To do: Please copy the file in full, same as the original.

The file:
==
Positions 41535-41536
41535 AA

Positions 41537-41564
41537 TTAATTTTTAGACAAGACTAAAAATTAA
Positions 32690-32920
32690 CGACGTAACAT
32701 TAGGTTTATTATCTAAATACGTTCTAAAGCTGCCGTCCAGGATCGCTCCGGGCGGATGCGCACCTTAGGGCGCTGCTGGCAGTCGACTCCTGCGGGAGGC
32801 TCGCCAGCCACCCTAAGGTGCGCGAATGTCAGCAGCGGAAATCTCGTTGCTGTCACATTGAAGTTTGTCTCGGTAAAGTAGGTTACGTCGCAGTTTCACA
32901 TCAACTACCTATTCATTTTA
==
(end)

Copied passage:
Positions 41535-41536
41535 AA

Positions 41537-41564
41537 TTAATTTTTAGACAAGACTAAAAATTAA
Positions 32690-32920
32690 CGACGTAACAT
32701 TAGGTTTATTATCTAAATACGTTCTAAAGCTGCCGTCCAGGATCGCTCCGGGCGGATGCGCACCTTAGGGCGCTGCTGGCAGTCGACTCCTGCGGGAGGC
32801 TCGCCAGCCACCCTAAGGTGCGCGAATGTCAGCAGCGGAAATCTCGTTGCTGTCACATTGAAGTTTGTCTCGGTAAAGTAGGTTACGTCGCAGTTTCACA
32901 TCAACTACCTATTCATTTTA